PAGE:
How Pay by Bank can reverse the impact of credit card declines
Failed card payments are problematic on two counts. For shoppers, they’re concerning and inconvenient. For merchants, they’re a revenue blocker. And while they’re simply a fact of life in the e-commerce world, their impact can be reversed – on both sides – by the right payment recovery tool.
It’s first worth unpacking why card payments fail, with reasons falling into one of two types:
- Hard declines, which are initiated by the card’s issuer. When someone tries to use a lost or stolen card, and it’s been reported, it’s a hard decline. Payments cannot be attempted again.
- Soft declines, which occur when there’s a processing issue, when the payer fails to authenticate their identity, when an acquirer suspects fraud, or when the card has insufficient funds. Payments can be attempted again.
These reasons for failure expose the flaws inherent to card infrastructure, especially when compared to real-time account-to-account payments. A bank account cannot be mislaid or expire. In terms of them being ‘stolen’, it’s true that account takeovers are a problem. But because Strong Customer Authentication is embedded into the open banking payment process, it’s extremely difficult for fraudsters to initiate e-commerce payments. Further, processing problems are much rarer owing to the lack of intermediaries.
Open banking as a payment recovery tool
Cue a segue into open banking payments being a highly effective recovery tool for failed card payments. [Minor diversion: we’re using ‘real-time payments’, ‘account-to-account payments’ and ‘open banking payments interchangeably here. See this post for a detailed breakdown of each term.]
Let’s say a customer tries to pay for a new pair of trainers using their credit card, but it fails due to a technical issue. They’re invited to try again but the problem reoccurs. They really want the trainers, and the merchant naturally wants the customer to convert, so what happens?
Without an effective payment recovery method, the sale is lost. The customer will run out of patience and look elsewhere. The impact, then, isn’t just short term. The merchant is likely to lose the customer to one of their competitors – for good. Customer lifetime value shrinks to zero, as does the likelihood of any word-of-mouth recommendations.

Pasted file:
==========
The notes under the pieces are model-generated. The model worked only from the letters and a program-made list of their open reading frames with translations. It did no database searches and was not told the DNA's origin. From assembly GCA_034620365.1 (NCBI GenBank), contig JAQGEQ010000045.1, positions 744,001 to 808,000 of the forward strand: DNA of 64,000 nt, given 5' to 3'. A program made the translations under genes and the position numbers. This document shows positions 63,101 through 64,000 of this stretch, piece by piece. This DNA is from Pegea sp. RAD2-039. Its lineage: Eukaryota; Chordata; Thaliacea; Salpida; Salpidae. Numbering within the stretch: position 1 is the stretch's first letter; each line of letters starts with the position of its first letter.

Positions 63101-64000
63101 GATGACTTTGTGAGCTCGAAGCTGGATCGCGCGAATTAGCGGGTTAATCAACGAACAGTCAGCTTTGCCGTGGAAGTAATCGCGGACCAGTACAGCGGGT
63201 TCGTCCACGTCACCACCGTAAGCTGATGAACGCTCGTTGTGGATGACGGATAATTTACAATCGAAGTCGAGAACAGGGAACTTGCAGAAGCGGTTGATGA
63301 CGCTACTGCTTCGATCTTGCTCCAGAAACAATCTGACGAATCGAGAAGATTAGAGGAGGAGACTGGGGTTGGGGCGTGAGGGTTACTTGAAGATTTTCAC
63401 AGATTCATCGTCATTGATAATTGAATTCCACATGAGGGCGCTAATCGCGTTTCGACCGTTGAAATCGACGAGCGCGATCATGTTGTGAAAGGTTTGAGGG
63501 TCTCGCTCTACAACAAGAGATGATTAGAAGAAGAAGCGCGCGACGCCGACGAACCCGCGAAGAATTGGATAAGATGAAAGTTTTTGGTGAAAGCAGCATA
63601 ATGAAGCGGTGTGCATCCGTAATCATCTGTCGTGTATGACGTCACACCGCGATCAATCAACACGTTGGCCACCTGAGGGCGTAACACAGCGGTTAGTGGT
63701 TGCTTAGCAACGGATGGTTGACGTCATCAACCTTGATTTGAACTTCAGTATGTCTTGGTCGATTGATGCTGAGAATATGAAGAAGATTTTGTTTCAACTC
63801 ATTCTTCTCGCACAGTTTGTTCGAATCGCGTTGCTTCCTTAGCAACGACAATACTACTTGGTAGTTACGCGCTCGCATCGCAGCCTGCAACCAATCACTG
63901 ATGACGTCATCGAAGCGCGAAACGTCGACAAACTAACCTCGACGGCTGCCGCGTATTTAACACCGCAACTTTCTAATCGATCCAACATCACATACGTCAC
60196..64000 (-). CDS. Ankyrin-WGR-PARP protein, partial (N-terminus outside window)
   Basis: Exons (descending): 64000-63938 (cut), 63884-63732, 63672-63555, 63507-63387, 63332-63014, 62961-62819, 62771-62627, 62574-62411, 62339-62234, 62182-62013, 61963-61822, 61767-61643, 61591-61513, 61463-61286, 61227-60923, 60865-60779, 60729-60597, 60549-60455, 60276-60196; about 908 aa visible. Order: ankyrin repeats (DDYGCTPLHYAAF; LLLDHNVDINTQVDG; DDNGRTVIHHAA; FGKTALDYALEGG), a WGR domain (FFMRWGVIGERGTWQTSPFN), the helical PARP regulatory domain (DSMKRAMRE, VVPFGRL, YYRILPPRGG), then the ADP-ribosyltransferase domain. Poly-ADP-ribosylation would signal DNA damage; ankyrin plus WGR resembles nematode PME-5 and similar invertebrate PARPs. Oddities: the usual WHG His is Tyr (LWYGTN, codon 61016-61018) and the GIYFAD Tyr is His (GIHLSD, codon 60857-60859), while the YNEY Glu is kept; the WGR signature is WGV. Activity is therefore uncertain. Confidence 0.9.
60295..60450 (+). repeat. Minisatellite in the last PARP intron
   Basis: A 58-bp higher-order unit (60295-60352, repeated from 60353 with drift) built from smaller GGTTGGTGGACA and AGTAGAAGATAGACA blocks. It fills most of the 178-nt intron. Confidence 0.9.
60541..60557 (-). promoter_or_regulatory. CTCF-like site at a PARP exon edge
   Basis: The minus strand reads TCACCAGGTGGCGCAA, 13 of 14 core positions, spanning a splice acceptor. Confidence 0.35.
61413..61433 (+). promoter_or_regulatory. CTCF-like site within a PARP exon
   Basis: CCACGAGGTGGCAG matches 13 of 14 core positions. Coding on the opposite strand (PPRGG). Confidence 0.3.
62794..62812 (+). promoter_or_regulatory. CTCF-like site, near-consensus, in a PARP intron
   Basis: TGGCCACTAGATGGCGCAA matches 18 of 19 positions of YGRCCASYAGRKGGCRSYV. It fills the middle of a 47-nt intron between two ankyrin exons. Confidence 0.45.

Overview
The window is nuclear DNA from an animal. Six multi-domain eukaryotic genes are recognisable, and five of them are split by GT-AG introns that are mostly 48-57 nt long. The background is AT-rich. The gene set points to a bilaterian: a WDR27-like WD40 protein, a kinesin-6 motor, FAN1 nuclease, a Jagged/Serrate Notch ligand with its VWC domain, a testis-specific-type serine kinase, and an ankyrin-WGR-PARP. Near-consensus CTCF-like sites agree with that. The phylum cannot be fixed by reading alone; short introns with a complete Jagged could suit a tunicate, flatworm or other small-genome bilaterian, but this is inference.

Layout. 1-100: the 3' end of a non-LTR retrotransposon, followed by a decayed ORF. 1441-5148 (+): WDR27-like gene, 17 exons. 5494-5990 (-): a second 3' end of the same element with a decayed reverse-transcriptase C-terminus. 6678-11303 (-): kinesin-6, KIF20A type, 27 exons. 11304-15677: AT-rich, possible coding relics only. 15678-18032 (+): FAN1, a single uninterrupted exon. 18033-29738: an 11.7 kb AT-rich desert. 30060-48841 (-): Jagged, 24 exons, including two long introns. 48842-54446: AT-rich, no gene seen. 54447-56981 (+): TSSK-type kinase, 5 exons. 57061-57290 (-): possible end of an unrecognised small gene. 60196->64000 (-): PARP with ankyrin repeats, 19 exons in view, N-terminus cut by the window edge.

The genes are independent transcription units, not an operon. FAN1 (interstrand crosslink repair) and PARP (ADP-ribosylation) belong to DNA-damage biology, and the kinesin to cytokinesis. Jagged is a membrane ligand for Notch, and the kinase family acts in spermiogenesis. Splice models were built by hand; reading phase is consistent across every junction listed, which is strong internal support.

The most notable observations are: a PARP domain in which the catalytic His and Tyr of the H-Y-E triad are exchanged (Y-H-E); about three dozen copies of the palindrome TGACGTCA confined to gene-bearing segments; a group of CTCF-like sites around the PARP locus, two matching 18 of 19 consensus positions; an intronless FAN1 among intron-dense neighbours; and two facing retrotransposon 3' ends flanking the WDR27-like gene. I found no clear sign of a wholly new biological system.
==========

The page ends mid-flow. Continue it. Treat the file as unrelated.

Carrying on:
The impact of failed card payments
This scenario is far too common. A 2021 report from LexisNexis Risk Solutions revealed that 60% of companies had lost customers due to failed payments. The really shocking statistic, however, is that less than half were “actively trying to improve their payment process”. This shows merchants globally are effectively resigned to the inherent flaws of card infrastructure. They know that card payments will continue to fail and that this will cost them money ($118.5bn collectively, in fact) – but they don’t see a viable alternative.
Two years is a long time in business. In 2021, the value of global open banking payments was almost $4bn. In 2023, this is expected to hit $57bn – a 1,325% increase in just two years. By 2027, only four years from now, their value will increase to $330bn. A viable alternative to cards hasn’t just been found; it’s being adopted at a rate that’s truly unprecedented. On a global scale.
Inviting customers to ‘Pay by Bank’
Back, then, to the frustrated shopper whose card payment keeps declining. If the merchant has enabled open banking, it can simply serve a pop up inviting the customer to ‘Pay by Bank’ instead. If the customer has already navigated away from the checkout, an email or text can be sent: ‘Your card payment failed, but don’t worry – you can Pay by Bank to secure your order.’
Land this message at the right time, in a way that plays to the customer’s preferences, and they’ll complete their purchase via a payment method that’s naturally faster, easier and more secure.
Furthermore, our data tells us that 80% of customers who try an open banking payment make a repeat purchase within one month. In other words, it directly contributes to increasing customer lifetime value – while also overcoming failed card payments and enabling merchants to avoid high card interchange fees. Is it any wonder that adoption rates are predicted to be so high?
Interested in using open banking as a payment recovery tool? We’d love to hear from you.